As a podiatrist who has regularly suffered with "shin splints" (it is a term coined to incoporate many different conditions that afftect the lower limb), it sounds as though there is something more than just a basic soft tissue injury. Have you ever been X-rayed? 

    You need to get to the bottom of the problem before you start running, regardless of the type of shoe or style of running you are going to do. 


  • Shouldn't it be Amiga?
  • RicFRicF ✭✭✭

    If you still have shin splints then its pointless attempting to start training again. 

    If you can feel anything at all, training is pointless.

    If an injury has lasted 8 months then to be safe to train you would have to wait as long again after the pain had gone before starting.

    I had shin splints myself. Took 18 months of zero running for every last area of pain to dissipate. I had other things to do so didn't run again for another two years.

    Not even a hint of shin splints 25 years further down the road.

  • Thank you for all the advice. Ksizzlepod/RicF - I was never offered any other treatment on the NHS (such as xrays) and used up all of my physio allowance with them. If I am honest, I really can't afford private investigations image . If I go back 8 months I was not running regularly, it was literally the last time I ran. I have not run regularly for 2 years or so. The pain I currently get is not continuous, it is more like a ache/twinge every now and again, but the muscles down the inside of my legs and along the front of my shin bone can be sore if massaged. My thought is that working my muscles differently may strengthen/correct other muscles and help.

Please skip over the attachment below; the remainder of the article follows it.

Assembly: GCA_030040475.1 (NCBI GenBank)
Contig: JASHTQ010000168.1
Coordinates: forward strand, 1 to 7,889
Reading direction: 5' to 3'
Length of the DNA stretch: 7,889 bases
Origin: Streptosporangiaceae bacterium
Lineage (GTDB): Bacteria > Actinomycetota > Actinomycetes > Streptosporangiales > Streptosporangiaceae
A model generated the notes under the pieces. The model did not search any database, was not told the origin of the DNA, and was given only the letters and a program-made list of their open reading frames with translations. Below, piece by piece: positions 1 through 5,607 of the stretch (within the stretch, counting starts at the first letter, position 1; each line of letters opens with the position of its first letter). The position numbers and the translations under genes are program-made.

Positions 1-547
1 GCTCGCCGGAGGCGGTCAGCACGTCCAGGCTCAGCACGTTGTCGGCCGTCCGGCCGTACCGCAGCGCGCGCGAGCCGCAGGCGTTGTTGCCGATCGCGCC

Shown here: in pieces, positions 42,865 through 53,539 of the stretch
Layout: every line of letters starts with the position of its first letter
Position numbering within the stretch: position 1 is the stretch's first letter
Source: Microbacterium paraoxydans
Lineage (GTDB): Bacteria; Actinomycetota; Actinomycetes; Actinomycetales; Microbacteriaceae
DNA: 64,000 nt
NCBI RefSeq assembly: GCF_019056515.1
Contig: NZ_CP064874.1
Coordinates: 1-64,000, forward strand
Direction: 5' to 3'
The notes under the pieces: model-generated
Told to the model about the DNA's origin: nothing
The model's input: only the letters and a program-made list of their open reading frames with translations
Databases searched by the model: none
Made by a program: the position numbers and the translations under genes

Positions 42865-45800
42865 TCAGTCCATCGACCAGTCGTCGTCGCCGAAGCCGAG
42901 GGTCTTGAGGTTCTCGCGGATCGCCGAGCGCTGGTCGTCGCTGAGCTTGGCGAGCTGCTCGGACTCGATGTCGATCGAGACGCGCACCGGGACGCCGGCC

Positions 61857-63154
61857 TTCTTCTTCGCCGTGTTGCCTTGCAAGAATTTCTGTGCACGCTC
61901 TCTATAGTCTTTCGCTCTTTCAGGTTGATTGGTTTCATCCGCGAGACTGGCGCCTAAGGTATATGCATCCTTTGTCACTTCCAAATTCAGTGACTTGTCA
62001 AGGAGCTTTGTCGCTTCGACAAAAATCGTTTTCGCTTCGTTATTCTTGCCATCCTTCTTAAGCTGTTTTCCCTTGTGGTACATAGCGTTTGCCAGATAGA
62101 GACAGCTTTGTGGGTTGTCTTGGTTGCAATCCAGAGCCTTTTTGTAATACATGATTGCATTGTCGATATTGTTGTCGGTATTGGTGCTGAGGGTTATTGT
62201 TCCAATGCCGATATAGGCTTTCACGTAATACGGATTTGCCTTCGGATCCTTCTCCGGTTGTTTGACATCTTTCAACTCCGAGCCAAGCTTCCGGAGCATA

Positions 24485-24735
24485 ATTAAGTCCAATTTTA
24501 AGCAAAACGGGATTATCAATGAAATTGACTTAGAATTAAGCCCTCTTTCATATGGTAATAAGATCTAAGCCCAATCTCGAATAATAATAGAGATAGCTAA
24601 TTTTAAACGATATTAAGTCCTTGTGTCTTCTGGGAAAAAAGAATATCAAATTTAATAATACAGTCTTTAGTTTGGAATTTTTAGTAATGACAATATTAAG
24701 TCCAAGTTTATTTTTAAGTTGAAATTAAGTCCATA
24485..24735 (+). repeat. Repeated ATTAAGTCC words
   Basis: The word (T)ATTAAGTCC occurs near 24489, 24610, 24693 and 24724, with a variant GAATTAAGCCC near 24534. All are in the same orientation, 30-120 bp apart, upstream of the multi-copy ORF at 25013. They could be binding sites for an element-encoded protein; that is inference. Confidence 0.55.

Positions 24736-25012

Debra - Thank you for the barefoot advice. I had planned on just wearing them around the house and then walking in them to start with. And no, I don't fancy standing in dog poo either! - hence the shoes, but total barefoot was one of the things my physio did suggest last year. I didn't buy the shoes then as they were full price, but I just saw then half price so that's why I bought them now!

    Stutyr - Yes, thank you, I have had a good look online which was why I decided to try it. I will have a look at the app thanks!

  • I've been running with my vibram for about 600km according to my Endomondo.... and they have been brilliant (except for this weekend, but thats a different story)  Anyways, I completley agree with what Debra Bourne said, start slow and build up the distance or else you wont enjoy them.


    Also, as you are beggining and with this terrible weather try and keep them dry while running, nothing worse than a cold wet foot to start the year hehe.


    Finally, and most importantly: Step with the front of your foot (once again, like Debra Bourne said) this is key!! if you start landing with your heel you will notice a BIG difference and it will destroy your knees